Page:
Year in Review: Omanyala lights up Kenya, U20 lives up to expectations but death took away Tirop

NAIROBI, Kenya, Dec 31- With all sporting activities returning back to normal after a dull 2020 that was hit with the COVID-19 pandemic, Kenya’s most successful sport Athletics lived up to its expectations in 2021, from hosting the World Athletics Under-20 Championships, making a name in the men’s 100m to clinching golds at the Tokyo Olympics.

Albeit much was fruitful, once again the ugly face of doping did not stay away from Kenya as some elite athletes were suspended for violating the World Anti-Doping Agency rules and also Kenya lost its upcoming long-distance talent, Agnes Tirop who was murdered by her lover.

But that said, Nairobi was the center of attraction far across the world for athletics lovers after staging two successful major events at the Moi International Sports Center Kasarani; the World Athletics Under-20 Championships and the Kip Keino Classic Continental Tour.

Athletes from various countries in Nairobi World Athletics Under-20 Championships.

A total of 116 nations sent their representatives to compete in the biannual event and host country Kenya did not disappoint as it ruled the world with a total of 16 medals; 8 Gold, 1 Silver and 7 Bronze.

Kenya wrote history by winning the unexpected events like the 10,000m Walk race thanks to Heristone Wanyonyi while Emmanuel Wanyonyi smashed the men’s 800m course record.

Heristone Wanyonyi celebrates after winning gold in the 10,000m walk at teh World Under-20 Championships in Nairobi. PHOTO/Raymond Makhaya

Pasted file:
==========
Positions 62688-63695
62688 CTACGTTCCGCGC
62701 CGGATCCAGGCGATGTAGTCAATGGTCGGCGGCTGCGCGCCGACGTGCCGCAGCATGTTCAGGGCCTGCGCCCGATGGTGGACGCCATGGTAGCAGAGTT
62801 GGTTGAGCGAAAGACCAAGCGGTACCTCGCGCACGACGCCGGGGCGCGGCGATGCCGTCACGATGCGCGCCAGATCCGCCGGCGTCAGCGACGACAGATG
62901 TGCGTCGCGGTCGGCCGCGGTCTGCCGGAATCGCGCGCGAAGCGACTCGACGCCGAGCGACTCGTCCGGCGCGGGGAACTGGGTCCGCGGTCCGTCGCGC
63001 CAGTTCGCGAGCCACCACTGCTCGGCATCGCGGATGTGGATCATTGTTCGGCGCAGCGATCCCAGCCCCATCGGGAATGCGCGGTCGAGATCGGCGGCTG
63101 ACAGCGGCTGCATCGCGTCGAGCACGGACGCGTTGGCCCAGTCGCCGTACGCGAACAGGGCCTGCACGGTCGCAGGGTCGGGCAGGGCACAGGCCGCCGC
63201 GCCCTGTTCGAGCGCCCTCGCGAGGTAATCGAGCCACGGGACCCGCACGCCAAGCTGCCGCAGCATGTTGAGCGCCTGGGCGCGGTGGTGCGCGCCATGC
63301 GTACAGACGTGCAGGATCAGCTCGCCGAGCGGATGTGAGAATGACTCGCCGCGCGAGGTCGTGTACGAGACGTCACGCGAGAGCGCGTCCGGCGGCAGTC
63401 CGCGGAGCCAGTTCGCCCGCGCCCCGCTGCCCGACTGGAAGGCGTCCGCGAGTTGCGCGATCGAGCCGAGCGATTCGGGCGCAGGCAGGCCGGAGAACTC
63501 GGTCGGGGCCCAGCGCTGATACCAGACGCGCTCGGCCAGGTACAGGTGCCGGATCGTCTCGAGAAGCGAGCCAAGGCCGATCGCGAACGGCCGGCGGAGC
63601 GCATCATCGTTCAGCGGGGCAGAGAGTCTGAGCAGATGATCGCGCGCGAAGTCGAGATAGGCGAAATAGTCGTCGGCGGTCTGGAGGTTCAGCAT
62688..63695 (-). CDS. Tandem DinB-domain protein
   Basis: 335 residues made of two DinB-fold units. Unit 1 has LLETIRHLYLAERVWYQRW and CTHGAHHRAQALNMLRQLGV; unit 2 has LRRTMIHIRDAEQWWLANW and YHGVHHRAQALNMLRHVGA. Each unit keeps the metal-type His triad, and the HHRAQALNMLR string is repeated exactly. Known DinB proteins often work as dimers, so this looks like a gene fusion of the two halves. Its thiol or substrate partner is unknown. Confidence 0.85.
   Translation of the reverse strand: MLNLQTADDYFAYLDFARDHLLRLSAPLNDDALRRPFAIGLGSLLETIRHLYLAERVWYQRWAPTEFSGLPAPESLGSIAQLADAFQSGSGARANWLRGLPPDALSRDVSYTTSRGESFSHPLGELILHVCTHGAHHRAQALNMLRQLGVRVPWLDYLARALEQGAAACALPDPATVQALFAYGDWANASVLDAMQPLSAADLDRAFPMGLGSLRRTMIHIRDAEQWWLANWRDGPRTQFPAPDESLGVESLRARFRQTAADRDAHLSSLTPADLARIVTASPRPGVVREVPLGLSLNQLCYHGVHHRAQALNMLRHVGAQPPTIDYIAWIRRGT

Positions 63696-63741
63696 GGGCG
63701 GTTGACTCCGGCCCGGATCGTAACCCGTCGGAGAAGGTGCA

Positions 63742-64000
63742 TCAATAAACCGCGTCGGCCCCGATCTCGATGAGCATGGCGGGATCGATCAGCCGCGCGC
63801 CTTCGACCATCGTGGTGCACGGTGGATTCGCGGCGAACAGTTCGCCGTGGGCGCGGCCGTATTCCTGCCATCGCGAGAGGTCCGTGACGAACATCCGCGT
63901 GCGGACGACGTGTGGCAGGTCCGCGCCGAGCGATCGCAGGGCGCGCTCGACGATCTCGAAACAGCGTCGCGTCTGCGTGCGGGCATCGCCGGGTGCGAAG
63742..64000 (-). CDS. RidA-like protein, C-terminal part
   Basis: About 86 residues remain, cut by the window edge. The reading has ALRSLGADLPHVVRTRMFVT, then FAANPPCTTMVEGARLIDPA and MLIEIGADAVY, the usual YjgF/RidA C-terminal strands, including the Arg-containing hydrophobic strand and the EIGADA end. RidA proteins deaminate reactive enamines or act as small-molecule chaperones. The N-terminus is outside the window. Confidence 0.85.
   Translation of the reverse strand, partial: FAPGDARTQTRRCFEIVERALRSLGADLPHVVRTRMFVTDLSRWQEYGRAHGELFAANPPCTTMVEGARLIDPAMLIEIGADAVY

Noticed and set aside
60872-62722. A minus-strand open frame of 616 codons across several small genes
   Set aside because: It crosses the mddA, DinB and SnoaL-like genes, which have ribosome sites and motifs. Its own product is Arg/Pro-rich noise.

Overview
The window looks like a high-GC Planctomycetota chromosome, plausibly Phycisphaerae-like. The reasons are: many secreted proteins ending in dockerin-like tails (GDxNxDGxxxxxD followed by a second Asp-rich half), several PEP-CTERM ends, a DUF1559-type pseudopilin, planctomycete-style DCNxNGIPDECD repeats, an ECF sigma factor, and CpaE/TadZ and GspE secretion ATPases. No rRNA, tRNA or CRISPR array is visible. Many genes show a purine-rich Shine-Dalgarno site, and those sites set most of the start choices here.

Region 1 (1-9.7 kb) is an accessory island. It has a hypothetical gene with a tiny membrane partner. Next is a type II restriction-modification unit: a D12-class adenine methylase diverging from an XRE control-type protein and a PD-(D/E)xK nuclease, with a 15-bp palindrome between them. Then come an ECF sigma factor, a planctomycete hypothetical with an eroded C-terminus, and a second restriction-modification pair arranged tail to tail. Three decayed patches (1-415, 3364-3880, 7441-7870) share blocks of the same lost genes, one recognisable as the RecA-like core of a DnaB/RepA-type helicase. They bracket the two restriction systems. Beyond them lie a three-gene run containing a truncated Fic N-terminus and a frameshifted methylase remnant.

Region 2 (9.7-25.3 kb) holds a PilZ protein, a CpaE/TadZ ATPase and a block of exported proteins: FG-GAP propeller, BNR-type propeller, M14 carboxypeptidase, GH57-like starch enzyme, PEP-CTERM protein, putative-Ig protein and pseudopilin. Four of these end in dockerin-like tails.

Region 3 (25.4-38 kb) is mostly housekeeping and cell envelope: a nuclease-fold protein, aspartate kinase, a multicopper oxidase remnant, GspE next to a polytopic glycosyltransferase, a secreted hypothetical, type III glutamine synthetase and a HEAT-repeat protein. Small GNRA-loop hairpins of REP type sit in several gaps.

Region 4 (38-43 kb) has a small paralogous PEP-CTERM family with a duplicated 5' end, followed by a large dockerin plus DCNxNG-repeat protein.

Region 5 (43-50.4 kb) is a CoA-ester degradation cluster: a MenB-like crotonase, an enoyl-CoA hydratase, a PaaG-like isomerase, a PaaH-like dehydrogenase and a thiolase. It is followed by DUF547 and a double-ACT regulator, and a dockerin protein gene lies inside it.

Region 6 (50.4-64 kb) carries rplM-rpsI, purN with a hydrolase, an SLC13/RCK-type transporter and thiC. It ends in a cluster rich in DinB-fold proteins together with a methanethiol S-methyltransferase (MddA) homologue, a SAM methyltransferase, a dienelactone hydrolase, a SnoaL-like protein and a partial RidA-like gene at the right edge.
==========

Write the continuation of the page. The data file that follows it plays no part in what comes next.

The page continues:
While retaining most of the gold medals it won in the last edition in Tampere, Finland the athletics powerhouse nation also reclaimed the women’s 1500m but surrendered the women’s 5000m title to Ethiopia. 

As the norm, Kenya produced future world beaters that will take over from the senior athletes.

-Kip Keino Classic-

Former Olympic champion Justin Gatlin and Kenya’s sprint sensation Ferdinand Omanyala

Having tested the ground in the inaugural edition in 2020, the Kip Keino Continental Tour stamped its authority, attracting world superstars like 2004 Olympic Champion and four-time World Champion Justin Gatlin of the USA as well as fastest man this season Trayvon Bromell.

The race went into record as the fastest time set in 2021 after Bromell winning in a World Leading time of 9.76 Sec, narrowly beating homeboy Ferdinand Omanyala who clocked 9.77 to smash the African Record that was held by South African Simbine.

The Kip Keino Classic was also graced by the newly crowned Hammer thrower Olympic Champion Wojciech Nowicki of Poland and his compatriot Pawel Fajdek who won bronze medal at the Tokyo Olympics.

Other Olympic gold medallist from Tokyo who competed in the Kenyan soil were 3000m steeplechase both men (Soufiane El Bakkali of Morocco) and women (Peruth Chemutai of Uganda).

-Tokyo Olympics: Kenya surrenders steeplechase title for the first time-